Why TIPS Aren’t as Generous as They Seem
One of the questions we get most frequently when discussing inflation with clients is how we can protect a fixed income portfolio against sudden changes in inflation expectations. With 10-year US Treasuries having returned -4.5% so far in 2021, we have unsurprisingly been asked this question in nearly every meeting this year.
On the face of it, one obvious answer would be to seek protection directly against the source of risk by buying inflation-linked government bonds (which for US Treasuries would be Treasury Inflation Protected Securities, or TIPS). However, in our view the usefulness of such bonds depends on the objectives of the fixed income portfolio the investor is trying to protect. Let us explain.
In a developed country such as the US, a scenario of rising inflation expectations is usually accompanied by a bear steepening across maturities of the underlying yield curve. As economic prospects improve, demand pressures should occur at some point in the future, inflation expectations thus increase and central banks will hike rates to combat this. That is the simple version. Now if the objective of a portfolio has to do with beating government bond indices, then TIPS are a good alternative to their nominal, more famous (and importantly more liquid) cousins. If however the objective is more to do with total return, then the roughly -2% return of 10-year TIPS so far this year doesn’t look so clever.
The reason for this is that while the inflation adjustment component plays in favour of those who are long TIPS, the duration component continues to play against them, i.e. there is an imbedded correlation between USTs and TIPS. If the nominal yield curve is bear steepening, then the short end of the TIPS curve can deliver positive returns in a scenario where the inflation expectations correction outweighs the duration move; this is what has actually happened this year. But in general there is no guarantee that the total return on TIPS will be positive; they should merely exhibit a relatively positive return compared to the corresponding Treasury note.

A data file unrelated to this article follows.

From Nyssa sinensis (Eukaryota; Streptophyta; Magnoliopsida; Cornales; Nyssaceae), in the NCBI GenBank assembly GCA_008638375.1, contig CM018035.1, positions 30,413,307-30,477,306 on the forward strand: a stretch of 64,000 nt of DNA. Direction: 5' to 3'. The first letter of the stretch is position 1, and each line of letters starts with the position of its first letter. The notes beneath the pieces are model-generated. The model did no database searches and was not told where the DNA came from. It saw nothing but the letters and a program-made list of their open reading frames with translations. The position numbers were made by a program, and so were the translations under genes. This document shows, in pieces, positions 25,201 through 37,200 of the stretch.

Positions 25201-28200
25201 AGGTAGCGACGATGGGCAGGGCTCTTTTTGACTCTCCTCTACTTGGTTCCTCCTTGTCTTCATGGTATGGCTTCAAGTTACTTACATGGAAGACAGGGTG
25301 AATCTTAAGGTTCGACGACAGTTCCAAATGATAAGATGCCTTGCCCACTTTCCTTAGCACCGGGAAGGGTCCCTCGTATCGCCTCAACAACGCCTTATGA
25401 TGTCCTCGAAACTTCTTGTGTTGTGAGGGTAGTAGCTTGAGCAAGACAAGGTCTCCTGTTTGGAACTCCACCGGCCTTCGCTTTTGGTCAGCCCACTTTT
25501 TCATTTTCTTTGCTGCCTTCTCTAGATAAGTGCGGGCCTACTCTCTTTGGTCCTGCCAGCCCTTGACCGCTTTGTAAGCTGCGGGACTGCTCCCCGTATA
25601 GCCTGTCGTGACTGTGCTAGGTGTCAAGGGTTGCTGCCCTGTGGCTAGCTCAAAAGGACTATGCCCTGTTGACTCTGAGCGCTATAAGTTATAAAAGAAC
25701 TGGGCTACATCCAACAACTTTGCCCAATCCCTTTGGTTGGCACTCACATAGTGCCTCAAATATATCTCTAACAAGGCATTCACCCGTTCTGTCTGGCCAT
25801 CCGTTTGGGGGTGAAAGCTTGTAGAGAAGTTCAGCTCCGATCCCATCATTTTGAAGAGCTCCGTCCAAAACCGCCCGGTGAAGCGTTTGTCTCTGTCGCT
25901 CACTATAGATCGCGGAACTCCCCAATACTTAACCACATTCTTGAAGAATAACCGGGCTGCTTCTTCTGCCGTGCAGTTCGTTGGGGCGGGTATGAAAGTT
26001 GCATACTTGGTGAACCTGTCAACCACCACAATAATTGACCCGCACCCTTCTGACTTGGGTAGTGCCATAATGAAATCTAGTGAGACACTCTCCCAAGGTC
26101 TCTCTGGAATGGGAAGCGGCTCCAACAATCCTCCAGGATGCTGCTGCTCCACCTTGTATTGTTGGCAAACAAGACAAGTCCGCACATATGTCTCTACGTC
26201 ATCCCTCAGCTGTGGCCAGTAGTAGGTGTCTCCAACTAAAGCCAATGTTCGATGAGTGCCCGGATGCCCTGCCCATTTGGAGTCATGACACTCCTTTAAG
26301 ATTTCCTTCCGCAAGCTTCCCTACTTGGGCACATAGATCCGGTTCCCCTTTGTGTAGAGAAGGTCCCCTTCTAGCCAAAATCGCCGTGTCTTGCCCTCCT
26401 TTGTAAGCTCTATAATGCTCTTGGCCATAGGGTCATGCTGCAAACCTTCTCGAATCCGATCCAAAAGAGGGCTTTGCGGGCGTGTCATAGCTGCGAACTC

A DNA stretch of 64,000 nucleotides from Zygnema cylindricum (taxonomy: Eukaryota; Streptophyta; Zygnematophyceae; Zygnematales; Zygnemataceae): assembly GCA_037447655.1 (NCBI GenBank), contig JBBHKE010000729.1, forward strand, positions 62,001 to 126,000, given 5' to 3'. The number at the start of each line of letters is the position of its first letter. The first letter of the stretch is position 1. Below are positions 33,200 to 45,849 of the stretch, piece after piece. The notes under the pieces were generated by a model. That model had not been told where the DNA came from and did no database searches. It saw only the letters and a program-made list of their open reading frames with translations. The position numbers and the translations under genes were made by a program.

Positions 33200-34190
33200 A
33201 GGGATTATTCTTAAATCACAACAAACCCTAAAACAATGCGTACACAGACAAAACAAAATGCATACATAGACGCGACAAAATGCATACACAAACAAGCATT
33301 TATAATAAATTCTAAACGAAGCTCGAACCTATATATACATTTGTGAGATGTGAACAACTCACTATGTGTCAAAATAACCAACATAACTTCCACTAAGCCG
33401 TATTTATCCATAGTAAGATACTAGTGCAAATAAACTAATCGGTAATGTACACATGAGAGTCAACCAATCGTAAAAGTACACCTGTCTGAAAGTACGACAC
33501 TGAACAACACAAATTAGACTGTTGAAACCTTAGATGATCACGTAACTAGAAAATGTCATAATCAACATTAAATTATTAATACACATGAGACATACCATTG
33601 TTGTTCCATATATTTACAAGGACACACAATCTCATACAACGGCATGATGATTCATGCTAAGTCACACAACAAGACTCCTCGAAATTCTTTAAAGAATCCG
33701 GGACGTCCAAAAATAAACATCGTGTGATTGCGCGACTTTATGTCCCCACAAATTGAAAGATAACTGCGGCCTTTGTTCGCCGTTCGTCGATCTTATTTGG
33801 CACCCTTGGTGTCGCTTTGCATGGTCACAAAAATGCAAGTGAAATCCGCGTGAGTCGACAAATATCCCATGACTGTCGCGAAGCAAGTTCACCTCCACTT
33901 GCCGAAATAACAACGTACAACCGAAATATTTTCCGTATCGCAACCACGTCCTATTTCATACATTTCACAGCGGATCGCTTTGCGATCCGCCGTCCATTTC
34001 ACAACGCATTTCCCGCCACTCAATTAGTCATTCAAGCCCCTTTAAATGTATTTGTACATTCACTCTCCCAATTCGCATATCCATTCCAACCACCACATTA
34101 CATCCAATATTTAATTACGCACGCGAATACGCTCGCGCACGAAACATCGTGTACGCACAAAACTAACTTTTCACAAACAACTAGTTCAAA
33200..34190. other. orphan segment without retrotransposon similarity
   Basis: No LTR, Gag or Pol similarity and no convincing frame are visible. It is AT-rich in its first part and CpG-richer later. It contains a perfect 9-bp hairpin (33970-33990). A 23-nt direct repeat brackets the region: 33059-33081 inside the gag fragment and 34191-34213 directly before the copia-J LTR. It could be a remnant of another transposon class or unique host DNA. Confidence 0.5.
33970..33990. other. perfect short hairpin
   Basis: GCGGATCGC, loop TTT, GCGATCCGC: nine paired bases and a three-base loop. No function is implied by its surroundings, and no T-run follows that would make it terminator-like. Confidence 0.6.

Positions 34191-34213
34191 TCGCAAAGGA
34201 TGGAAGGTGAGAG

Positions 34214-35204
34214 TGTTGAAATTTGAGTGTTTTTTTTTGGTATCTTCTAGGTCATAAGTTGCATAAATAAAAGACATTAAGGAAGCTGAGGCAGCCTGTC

It is important to underline as well that the adjustment in inflation expectations we are going through at the moment has been the second most drastic in 20 years (second only to the aftermath of the collapse of Lehman Brothers). In other words, the current scenario would appear very favourable for TIPS vs. nominal USTs, and still total returns are negative at most points on the curve.
So back to our original question – how can bond investors protect themselves?
When inflation expectations rise because economic growth is picking up, this usually occurs alongside an improvement in company results. Combine this with a well-capitalised banking sector that ensures the doors remain wide open for refinancing debt, and the result should be default rates that remain under control as most companies and individuals are able to roll their debts. This typically makes spread products that are not exceedingly long, and with enough spread to protect against rising underlying yield curves, a good place to be. It is therefore no surprise that year-to-date, the USD, EUR and GBP high yield indices are up 0.5%, 1.1% and 1.4% respectively.
In conclusion, while TIPS remain a valid tool for fighting inflation in a fixed income portfolio, we believe there are better alternatives for investors with a more flexible mandate. If your outlook for 10-year Treasuries is negative, then their correlation to 10-year TIPS make the latter look fairly unattractive.